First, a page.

NCPA - National Center for Policy Analysis


June 12, 2006

Congress is in the midst of the most dramatic overhaul of our nation's immigration laws in 80 years, but how might this affect government costs, asks Robert Rector, senior research fellow with the Heritage Foundation?

In the case of the Hagel-Martinez immigration bill -- which was recently passed by the Senate -- it would raise government spending substantially, says Rector:

  • Rector estimates that the bill -- which would put about 10 million illegal immigrants on the path to citizenship -- will yield an additional net cost to the federal government of $16 billion per year.
  • Once an illegal immigrant becomes a citizen, he has the right to bring his parents to live in the United States, who can then become citizens; the long-term cost of government benefits for the parents could be $50 billion per year or more.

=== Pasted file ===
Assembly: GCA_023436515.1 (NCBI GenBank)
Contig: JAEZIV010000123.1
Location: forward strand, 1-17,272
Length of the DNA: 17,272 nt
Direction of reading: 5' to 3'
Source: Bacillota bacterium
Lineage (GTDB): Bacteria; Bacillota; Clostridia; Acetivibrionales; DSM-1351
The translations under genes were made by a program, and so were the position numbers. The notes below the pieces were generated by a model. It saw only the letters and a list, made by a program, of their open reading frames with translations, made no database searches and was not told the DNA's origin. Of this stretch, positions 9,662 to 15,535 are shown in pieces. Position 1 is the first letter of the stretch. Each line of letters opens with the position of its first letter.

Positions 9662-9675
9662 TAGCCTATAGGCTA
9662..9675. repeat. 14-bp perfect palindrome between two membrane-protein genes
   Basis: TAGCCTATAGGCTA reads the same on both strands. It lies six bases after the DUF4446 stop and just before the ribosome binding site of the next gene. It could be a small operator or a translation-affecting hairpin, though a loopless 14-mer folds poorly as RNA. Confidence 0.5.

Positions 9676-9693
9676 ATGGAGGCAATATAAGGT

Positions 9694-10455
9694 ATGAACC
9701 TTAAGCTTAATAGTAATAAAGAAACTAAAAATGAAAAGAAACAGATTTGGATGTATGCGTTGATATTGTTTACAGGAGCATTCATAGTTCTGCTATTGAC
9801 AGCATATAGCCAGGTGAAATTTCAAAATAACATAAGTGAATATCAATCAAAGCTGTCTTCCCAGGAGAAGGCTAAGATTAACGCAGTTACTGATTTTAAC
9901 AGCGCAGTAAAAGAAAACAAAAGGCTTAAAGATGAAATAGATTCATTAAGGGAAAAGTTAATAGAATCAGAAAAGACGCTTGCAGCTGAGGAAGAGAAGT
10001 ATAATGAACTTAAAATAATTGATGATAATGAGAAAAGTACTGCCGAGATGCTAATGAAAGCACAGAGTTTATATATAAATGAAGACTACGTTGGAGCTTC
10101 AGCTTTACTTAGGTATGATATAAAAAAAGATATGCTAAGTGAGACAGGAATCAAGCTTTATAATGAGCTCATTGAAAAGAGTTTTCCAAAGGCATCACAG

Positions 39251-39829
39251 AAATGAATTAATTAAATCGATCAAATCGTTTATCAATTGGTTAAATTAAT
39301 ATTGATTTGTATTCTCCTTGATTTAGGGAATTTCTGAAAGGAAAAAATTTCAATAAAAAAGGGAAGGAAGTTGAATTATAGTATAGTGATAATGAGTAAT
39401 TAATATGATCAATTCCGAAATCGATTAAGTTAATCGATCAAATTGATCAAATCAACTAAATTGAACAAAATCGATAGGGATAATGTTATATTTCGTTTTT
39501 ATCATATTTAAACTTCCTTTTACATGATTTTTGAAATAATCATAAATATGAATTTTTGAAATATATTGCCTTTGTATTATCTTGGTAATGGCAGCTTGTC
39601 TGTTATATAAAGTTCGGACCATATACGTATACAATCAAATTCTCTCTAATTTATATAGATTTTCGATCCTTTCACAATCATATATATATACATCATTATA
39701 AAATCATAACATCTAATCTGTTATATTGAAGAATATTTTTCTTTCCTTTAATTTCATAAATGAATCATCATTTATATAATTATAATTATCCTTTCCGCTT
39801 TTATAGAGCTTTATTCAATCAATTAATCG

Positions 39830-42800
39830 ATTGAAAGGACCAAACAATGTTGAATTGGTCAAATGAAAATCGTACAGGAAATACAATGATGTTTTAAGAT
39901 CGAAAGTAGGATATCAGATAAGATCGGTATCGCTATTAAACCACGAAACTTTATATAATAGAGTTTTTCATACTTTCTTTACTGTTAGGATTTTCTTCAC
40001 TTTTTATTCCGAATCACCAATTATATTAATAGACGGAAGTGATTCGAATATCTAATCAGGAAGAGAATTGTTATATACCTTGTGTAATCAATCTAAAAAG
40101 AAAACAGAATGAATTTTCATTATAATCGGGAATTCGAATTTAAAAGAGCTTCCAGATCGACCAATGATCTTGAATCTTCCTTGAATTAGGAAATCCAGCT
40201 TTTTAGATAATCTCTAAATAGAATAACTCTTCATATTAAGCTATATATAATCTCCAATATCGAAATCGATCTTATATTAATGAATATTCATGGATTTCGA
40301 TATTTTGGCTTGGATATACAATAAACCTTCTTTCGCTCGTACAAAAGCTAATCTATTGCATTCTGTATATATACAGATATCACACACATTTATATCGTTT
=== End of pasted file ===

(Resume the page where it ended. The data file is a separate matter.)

• If the bill is enacted, it would be the largest expansion of the welfare state in 35 years, and its guest-worker-for-life program would add even further costs.

However, federal and state governments already operate a massive system of income redistribution that benefits immigrants, says Rector:

  • In 2004, some $538 billion from the upper-middle class was transferred to the lower-income half of the population, which usually includes immigrants who are poorly educated and have a high probability of unwed births.
  • Immigrant households are also 50 percent more likely to receive, and use, welfare longer than native-born households.

Immigrants should be net contributors to the government and society, not a fiscal burden, says Rector; this immigration bill is on a course to make the finance books of government worse, not better.

Source: Robert Rector, "Illegal Alien Amnesty Bill Bloats Welfare," Human Events Online (National Conservative Weekly), June 5, 2006.

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